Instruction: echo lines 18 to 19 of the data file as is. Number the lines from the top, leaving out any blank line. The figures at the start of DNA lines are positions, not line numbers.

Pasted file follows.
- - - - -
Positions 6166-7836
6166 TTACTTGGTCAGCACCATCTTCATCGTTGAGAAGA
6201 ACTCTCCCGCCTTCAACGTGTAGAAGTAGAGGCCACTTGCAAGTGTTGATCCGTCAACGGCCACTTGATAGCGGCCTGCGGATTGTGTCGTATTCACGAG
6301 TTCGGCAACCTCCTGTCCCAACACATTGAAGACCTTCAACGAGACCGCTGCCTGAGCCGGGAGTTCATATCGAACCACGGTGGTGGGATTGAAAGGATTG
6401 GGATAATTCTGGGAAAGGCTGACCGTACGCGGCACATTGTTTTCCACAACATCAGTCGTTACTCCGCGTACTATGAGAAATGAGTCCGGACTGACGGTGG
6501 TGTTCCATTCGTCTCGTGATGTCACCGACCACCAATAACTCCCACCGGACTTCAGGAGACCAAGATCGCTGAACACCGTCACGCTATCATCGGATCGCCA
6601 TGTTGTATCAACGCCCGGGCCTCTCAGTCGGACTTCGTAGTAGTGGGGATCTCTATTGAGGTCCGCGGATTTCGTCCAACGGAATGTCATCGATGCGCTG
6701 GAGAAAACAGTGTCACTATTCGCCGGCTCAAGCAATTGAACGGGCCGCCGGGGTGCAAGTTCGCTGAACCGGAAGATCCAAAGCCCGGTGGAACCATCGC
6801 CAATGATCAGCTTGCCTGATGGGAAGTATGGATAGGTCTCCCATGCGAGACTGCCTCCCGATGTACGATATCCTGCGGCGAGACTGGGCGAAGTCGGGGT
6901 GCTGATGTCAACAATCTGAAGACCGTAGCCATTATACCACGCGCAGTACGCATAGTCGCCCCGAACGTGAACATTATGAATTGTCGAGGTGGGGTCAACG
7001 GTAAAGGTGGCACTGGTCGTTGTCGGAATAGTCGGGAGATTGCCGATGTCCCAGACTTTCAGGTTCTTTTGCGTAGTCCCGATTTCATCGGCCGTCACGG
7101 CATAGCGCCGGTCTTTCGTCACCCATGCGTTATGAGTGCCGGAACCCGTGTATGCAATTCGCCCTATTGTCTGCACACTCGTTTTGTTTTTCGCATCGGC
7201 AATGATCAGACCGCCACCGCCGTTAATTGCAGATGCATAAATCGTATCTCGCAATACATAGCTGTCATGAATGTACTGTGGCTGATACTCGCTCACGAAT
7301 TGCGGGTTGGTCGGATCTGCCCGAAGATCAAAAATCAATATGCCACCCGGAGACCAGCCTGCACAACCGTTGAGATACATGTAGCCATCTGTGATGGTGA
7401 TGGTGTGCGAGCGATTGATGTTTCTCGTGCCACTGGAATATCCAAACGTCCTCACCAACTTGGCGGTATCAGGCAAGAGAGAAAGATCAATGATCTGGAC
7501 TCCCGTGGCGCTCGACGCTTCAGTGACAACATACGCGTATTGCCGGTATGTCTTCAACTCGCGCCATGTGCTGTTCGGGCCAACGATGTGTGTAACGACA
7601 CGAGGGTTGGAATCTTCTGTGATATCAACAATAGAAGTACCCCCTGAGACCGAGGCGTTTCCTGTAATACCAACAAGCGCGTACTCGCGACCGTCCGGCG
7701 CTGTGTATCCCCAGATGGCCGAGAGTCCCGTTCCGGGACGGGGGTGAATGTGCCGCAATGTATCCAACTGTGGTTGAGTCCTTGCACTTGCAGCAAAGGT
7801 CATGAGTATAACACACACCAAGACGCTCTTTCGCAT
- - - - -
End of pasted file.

7701 CTGTGTATCCCCAGATGGCCGAGAGTCCCGTTCCGGGACGGGGGTGAATGTGCCGCAATGTATCCAACTGTGGTTGAGTCCTTGCACTTGCAGCAAAGGT
7801 CATGAGTATAACACACACCAAGACGCTCTTTCGCAT